Former Prince George’s County state delegate Aisha N. Braveboy on Thursday launched her campaign to become the suburb’s next top prosecutor, setting off a head-to-head contest with another longtime elected official in the June 2018 Democratic primary.
Braveboy, who ran unsuccessfully for Maryland attorney general in 2014, declared her candidacy for state’s attorney at a District Heights union hall.
She will compete for the nomination — which in Prince George’s is tantamount to winning the general election — against state Sen. Victor Ramirez (D-Prince George’s), 43, who announced his run in September.
Incumbent Angela Alsobrooks (D), who has served two terms as state’s attorney, is running for county executive.
Braveboy, 43, is a native Prince Georgian who graduated from county public schools, attended the University of Maryland at College Park and obtained her law degree from Howard University School of Law.
She won her first political race in 2006, filling the House of Delegates seat vacated by Anthony G. Brown after he was tapped to serve as lieutenant governor.
During her time in Annapolis, Braveboy shepherded legislation to combat domestic violence, curb mass incarceration, and protect homeowners from lending practices that led to the foreclosure crisis and contributed to the collapse of the Prince George’s housing market. She also chaired the Legislative Black Caucus.
In 2014, Braveboy — who was not well funded or well known outside Prince George’s — jumped into a three-way Democratic primary for state attorney general, along with then-Del. Jon S. Cardin and then-state Sen. Brian E. Frosh, the eventual winner.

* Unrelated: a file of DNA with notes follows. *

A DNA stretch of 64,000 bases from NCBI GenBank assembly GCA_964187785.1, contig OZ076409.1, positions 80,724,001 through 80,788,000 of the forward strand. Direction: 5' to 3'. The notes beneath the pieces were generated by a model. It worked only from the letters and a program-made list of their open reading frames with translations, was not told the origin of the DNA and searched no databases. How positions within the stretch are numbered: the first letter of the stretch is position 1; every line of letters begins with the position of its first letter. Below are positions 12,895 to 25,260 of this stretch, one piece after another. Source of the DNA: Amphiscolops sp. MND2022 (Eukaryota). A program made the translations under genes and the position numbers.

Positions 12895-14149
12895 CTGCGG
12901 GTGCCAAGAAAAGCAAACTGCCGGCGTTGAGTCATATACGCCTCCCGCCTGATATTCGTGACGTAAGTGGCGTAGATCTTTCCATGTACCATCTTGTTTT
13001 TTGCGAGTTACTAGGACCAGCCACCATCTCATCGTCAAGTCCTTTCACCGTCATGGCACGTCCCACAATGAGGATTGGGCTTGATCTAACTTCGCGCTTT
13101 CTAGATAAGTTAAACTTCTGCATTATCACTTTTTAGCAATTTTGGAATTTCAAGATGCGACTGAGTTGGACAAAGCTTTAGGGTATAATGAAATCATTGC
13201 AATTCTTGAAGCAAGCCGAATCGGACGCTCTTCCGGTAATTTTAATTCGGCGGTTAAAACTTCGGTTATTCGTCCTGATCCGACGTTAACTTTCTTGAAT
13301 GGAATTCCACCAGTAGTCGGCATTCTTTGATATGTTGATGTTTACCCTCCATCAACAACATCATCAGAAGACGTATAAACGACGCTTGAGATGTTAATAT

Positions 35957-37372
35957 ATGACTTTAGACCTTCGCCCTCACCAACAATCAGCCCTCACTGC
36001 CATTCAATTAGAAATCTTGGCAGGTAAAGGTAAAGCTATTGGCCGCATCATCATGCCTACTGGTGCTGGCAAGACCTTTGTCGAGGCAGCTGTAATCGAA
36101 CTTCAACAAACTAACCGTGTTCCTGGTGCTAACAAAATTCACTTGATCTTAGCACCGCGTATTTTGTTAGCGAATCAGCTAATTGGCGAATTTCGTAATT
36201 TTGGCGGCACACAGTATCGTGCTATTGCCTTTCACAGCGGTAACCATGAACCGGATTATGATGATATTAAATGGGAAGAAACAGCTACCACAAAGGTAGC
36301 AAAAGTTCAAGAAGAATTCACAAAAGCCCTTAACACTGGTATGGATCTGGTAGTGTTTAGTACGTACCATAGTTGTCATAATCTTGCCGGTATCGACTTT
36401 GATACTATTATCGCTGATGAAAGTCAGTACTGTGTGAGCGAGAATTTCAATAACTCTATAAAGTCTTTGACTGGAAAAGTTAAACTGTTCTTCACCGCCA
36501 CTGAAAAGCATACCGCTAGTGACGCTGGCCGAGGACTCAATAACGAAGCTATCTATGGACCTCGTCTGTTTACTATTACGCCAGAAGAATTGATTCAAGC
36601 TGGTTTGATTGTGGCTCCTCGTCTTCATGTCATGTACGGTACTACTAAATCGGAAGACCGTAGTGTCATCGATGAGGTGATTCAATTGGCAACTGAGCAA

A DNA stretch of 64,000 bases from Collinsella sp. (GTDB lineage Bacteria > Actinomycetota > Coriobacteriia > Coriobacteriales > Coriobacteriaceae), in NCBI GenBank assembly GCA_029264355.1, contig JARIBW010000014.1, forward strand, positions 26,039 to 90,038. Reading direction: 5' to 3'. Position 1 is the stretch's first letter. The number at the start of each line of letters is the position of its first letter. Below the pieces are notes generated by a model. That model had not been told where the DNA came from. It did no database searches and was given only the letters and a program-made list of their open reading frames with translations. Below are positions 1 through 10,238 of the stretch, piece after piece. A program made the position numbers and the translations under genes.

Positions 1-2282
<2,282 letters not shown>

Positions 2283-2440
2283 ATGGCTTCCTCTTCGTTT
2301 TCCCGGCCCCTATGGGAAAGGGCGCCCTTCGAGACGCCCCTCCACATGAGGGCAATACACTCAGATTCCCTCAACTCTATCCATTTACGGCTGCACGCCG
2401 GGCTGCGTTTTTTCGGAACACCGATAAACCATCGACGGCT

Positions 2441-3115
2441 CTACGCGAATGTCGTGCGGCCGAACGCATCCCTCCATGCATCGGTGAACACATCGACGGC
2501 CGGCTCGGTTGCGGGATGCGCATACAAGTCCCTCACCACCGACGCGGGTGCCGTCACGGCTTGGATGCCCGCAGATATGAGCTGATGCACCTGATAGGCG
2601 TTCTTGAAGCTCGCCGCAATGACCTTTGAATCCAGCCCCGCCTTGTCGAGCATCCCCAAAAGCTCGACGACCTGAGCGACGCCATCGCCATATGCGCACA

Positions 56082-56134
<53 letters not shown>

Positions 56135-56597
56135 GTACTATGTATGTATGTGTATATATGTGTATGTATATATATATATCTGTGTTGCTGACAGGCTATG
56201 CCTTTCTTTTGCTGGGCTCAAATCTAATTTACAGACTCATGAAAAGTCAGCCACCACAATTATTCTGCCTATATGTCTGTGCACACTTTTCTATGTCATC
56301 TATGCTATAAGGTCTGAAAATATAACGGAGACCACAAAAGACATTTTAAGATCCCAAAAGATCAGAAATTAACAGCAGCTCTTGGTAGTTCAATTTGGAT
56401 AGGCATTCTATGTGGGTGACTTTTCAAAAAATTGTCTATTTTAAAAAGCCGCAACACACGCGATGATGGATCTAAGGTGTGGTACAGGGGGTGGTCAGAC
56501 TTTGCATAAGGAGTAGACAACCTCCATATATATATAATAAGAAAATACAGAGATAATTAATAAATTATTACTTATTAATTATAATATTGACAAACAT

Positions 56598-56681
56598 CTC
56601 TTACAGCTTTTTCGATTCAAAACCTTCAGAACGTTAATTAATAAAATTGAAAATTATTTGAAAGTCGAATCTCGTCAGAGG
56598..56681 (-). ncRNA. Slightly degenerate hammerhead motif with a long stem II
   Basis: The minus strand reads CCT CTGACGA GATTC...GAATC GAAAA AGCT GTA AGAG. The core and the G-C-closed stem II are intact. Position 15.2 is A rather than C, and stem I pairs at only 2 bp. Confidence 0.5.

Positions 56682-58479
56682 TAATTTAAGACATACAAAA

Although Braveboy won just 1 in 5 votes statewide, she was immensely popular in her home county, carrying Prince George’s with 46 percent of the vote. After the 2014 elections, she said many Democrats stayed home and did not participate because they felt disconnected from the political process.
Braveboy’s primary rival, Ramirez, is also an attorney who was raised in Prince George’s County. He has served in the state legislature since 2003 and was the first Latino elected to the senate.
Ramirez, who was born in El Salvador, has spent his career advocating legislatively for immigrants, pushing for measures that provided driver’s licenses to undocumented residents and extended in-state tuition to students who are in this country illegally.
He most recently helped lead a failed attempt to pass the Maryland Trust Act, which would codify limits to the state’s cooperation with federal immigration authorities.